Read about the highlights of Italy from Verona ro Venice from Fred.\ Holidays team member, Jan Alexander, who visited with Back Roads Touring.Italy Educational 22/03/17 – 29/03/17
Departing from London City Airport – very much a business airport , so don’t expect too much from the small variety of shops. Lots of self check in machines around the departure hall, this is where you can print off your own baggage tags.
Met up with the rest of the travel group, headed by Lockie Kerr from Back Roads Touring. Flight with BA from London City to Florence Airport. We received free drinks and food on this flight as they had to change the aircraft type so offered complimentary service.
Florence Airport is extremely small. As you walk off the tarmac, the passport hall is straight in front of you and just behind the two passport booths is the luggage carousel and then a small customs area before you are on the pavement outside the airport, so nobody should go missing here.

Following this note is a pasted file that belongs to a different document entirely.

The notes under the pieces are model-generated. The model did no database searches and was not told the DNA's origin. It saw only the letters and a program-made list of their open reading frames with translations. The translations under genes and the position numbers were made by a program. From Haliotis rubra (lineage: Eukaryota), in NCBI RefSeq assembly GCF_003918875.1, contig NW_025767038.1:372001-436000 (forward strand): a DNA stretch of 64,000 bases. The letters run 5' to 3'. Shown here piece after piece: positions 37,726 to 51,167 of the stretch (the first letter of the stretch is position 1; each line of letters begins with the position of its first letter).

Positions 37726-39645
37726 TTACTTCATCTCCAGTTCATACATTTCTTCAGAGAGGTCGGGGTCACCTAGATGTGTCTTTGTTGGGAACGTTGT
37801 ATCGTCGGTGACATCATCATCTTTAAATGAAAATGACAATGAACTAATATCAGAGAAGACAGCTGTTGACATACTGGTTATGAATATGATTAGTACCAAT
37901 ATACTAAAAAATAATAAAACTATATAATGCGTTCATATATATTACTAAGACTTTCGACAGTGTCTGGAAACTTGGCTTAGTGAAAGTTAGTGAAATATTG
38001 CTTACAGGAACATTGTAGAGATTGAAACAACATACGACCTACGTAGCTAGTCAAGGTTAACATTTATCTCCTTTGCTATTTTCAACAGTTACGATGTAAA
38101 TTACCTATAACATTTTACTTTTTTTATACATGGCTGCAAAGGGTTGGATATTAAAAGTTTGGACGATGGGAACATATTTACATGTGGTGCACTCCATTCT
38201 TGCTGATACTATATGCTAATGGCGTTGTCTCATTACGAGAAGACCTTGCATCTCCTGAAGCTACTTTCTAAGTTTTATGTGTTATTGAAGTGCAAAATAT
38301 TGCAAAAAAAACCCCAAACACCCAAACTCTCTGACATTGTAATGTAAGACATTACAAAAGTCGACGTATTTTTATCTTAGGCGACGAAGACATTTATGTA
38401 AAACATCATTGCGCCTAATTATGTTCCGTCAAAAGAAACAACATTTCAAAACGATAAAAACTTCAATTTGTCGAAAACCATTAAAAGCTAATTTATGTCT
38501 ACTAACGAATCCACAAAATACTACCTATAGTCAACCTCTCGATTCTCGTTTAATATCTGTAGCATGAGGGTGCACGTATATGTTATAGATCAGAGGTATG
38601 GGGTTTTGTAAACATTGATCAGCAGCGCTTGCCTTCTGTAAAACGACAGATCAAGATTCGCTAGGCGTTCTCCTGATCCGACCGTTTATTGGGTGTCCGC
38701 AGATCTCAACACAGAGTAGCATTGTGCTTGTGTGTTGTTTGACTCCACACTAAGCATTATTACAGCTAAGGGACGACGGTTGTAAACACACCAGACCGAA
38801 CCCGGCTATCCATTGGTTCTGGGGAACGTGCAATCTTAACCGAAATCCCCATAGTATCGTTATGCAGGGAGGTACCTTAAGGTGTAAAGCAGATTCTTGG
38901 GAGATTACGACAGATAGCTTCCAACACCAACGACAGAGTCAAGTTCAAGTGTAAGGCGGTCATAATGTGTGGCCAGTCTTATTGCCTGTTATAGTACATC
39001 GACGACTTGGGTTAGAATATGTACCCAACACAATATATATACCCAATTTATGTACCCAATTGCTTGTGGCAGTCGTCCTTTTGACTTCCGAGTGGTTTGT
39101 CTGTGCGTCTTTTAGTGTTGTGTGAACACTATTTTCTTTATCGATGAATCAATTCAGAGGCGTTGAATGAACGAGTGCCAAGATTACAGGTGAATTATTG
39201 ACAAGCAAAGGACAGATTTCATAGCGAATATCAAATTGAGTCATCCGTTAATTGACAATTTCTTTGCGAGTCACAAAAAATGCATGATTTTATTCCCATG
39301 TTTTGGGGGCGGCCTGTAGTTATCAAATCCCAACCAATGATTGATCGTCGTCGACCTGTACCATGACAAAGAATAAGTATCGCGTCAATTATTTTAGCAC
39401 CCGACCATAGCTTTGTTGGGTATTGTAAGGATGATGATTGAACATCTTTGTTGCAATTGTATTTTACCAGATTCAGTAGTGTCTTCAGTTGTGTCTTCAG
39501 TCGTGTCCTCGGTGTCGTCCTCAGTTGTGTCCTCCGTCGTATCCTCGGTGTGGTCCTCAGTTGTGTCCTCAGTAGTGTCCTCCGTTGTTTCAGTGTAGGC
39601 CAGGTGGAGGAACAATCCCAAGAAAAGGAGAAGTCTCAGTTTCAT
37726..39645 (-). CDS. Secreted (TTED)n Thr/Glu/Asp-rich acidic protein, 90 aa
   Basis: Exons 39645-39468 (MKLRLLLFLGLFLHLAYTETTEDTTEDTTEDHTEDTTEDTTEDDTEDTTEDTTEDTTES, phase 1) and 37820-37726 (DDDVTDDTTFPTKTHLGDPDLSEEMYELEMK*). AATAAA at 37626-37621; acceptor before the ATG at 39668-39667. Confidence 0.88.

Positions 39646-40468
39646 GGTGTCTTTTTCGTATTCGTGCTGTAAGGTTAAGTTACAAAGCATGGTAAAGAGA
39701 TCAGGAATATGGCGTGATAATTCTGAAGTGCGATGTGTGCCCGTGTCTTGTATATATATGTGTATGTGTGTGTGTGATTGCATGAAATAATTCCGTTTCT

This was where we met up with our coach driver and tour guide for the duration. The luxury minibus was very smart, silver on the outside with the Back Roads logo, inside where cream leather seats, with double seating on one side and single seating on the other, this would seat around 20 passengers comfortably. The seats recline and the double seats also move sideways so that you can have a bit more space between you. Small tables like on aircraft in front of you and the usual air conditioning and lights above you, there is also a volume control just in case you want to turn down the music.